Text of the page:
Freeman, Orville
Secretary of Agriculture
Fowler, Henry H.
Under Secretary of the Treasury
Galbraith, John K.
Ambassador to India
Goldberg, Arthur J.
Secretary of Labor
Lewis, Robert G
Commodity Credit Corporation-Department of
Loeb, James Jr.
Ambassador to Peru
Louchheim, Katie
Department of State
McCulloch, Frank W.
Chairman-National Labor Relations Board
Morgan, Howard
Federal Power Commission
Murphy, Charles
Department of Agriculture-Commodity Credit
Peterson, Esther
Assistant Secretary of Labor
Reeves, Frank D.
Commissioner, D.C. (Withdrawn)
Ribicoff, Abraham A.
Secretary of Health, Education and Welfare
Schlesinger, Arthur, Jr.
Assistant to the President
Sorensen, Theodore
Assistant to the President
* Stevenson, Adlai
Special Missions, United Nations
(Denied Membership in ADA)
Stoddard, Charles S.
Department of the Interior
Taylor, William L.
Civil Rights Commissions

Weaver, George L. P.
International Labor Affairs-Department of Labor
Weaver, Robert C.
Housing and Home Finance Agency
Williams, G. Mennen
Department of State
Wofford, Harrison
Special Assistant to the President
Woolner, Sidney
Housing and Home Finance Agency
* Associated with Independent Voters of Illinois, an ADA affiliate.

Epilogue <<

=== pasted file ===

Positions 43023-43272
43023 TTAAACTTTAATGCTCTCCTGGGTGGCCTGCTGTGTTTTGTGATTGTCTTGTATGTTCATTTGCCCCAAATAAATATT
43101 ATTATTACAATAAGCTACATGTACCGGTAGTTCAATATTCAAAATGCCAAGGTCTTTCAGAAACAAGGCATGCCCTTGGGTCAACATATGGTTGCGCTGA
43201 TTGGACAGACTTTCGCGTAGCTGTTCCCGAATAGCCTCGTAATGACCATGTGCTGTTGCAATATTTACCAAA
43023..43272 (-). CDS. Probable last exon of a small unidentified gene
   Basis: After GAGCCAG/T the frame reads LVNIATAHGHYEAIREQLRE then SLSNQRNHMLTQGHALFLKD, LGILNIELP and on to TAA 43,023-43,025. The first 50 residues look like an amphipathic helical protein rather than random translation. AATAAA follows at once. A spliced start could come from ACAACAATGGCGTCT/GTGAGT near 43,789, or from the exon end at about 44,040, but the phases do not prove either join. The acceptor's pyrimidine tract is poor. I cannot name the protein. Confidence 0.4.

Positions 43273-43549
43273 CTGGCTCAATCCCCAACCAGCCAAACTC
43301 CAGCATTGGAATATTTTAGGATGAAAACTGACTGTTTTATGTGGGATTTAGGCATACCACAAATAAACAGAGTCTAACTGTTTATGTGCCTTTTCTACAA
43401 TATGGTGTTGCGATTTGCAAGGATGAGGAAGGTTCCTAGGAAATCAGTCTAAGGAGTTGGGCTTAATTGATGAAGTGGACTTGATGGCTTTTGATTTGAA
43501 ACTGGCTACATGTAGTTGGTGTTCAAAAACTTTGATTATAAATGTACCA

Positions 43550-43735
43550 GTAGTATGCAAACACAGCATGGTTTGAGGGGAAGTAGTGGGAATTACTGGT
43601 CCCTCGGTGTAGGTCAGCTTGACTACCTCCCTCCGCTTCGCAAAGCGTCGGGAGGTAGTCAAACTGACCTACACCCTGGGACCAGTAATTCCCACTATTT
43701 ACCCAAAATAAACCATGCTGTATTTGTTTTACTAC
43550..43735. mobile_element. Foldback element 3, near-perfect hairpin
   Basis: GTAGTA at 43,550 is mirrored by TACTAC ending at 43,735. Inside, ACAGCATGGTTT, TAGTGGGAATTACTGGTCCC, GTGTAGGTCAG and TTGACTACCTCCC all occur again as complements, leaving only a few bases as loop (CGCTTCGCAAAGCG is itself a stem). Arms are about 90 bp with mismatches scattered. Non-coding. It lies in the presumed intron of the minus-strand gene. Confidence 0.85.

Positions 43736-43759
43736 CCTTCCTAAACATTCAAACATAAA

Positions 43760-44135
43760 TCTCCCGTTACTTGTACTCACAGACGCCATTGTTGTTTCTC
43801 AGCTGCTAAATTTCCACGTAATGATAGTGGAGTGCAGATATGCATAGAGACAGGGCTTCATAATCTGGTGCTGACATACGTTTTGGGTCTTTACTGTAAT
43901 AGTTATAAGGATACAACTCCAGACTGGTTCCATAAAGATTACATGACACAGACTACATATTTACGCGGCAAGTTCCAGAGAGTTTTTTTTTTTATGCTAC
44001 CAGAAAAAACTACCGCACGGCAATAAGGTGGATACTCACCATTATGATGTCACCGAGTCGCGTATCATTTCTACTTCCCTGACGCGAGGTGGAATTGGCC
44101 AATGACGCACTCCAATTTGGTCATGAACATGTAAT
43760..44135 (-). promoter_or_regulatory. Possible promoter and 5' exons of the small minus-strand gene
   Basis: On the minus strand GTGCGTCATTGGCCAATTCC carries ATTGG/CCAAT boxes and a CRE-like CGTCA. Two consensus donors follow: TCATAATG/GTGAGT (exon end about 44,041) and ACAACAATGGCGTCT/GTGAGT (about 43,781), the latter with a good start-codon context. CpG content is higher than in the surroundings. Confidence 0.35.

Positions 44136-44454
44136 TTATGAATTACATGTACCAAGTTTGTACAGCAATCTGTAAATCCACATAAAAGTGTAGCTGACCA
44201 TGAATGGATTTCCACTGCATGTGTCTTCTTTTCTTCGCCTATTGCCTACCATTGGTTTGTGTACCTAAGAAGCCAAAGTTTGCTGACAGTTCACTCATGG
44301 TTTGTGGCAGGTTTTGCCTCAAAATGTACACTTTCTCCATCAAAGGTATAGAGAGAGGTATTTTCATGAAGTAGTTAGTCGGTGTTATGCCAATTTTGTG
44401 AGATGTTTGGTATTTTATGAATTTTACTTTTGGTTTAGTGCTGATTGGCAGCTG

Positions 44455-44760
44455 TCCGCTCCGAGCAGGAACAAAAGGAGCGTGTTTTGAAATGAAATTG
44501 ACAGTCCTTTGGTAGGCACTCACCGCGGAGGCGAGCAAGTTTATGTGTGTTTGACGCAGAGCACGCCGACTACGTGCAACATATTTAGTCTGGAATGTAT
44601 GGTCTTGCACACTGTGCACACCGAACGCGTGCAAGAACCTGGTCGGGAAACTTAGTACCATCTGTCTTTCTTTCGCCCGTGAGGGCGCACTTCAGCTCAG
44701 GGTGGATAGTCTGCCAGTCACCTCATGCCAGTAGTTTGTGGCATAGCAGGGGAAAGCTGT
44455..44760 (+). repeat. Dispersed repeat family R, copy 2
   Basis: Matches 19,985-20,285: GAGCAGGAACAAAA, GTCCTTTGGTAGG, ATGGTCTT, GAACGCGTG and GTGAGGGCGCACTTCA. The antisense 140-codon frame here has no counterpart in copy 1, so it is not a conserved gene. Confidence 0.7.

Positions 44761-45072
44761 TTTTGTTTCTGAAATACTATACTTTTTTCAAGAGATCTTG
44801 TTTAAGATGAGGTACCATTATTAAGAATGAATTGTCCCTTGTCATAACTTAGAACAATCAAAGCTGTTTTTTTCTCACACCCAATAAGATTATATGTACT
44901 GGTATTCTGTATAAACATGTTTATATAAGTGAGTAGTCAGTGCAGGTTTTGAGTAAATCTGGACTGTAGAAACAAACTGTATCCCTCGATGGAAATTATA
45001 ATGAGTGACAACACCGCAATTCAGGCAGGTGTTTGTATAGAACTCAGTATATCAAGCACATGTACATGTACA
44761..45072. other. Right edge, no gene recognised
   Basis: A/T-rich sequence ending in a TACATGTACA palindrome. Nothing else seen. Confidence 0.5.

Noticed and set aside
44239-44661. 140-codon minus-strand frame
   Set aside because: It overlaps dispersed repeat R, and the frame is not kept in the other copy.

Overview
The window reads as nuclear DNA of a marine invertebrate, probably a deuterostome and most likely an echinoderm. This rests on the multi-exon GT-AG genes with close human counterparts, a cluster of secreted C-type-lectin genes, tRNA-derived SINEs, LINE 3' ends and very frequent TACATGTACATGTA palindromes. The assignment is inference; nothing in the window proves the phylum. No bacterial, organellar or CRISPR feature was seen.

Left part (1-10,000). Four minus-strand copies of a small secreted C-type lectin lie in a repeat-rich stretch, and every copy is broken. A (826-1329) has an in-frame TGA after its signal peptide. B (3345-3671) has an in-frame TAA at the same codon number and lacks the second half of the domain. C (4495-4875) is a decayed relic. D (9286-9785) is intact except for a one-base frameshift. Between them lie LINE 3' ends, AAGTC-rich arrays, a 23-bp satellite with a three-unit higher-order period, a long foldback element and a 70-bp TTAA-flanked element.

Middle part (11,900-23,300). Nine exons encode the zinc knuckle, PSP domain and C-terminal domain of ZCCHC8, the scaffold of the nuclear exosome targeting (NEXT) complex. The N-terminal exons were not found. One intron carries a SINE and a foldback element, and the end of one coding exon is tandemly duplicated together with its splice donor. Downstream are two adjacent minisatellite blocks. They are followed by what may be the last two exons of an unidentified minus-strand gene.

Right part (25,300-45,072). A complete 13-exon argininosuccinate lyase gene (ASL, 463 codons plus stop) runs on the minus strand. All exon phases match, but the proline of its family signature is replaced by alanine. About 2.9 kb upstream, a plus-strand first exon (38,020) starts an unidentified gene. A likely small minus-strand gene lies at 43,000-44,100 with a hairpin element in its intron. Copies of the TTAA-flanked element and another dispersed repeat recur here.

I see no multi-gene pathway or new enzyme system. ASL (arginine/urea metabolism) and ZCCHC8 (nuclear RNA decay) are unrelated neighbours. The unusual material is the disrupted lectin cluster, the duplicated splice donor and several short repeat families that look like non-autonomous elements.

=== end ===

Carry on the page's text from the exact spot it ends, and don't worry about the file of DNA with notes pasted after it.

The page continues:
Epilogue: The Moving Finger Writes

Epilogue for the book Fabian Freeway.

Sweet are the uses and perquisites of political office, even for those who declare their sole aim is to free humanity from its age-old burden of misery. In America, Hubert Humphrey, whose heart bleeds publicly for the poor of all nations, finds a $750,000 tax free mansion ordered for his vice presidential comfort by an ADA-controlled majority in the Congress. In Britain, Harold Wilson coolly invites the leaders of Socialist parties from fourteen countries, many like himself already holding top government posts, to meet at Chequers, traditional country home of British prime ministers.

With unintentional humor British newspapers hailed that event as a diplomatic coup—as if Harold Wilson, sometimes accompanied by Hubert Humphrey, had not been meeting on the Continent with the same Socialist leaders for years. Recognizing the revolutionary import of the new locale, Socialist International Information for May, 1965 headlined the conference “Socialist Summit at Chequers.” Even the usually conservative Times of London commented in a leading article on April 26,1965, “If Western Europe is to be led by Socialists, that may prove to have been a very useful beginning.”

As international Socialism, open or disguised, moves steadily into positions of power, its chief spokesmen and political agents present an increasingly bland front to the world. This phenomenon was noted by Zigmunt Zaremba, chairman-in-exile of the Socialist Union of Eastern Europe and a Socialist member of the Polish Parliament before World War II. Attending the Eighth Congress of the Socialist International at Amsterdam in 1963, he reported that “eminent party leaders, one after another, came to the rostrum to express, most cautiously, their parties’ attitude toward important political questions, carefully skirting those questions which were ‘premature.'”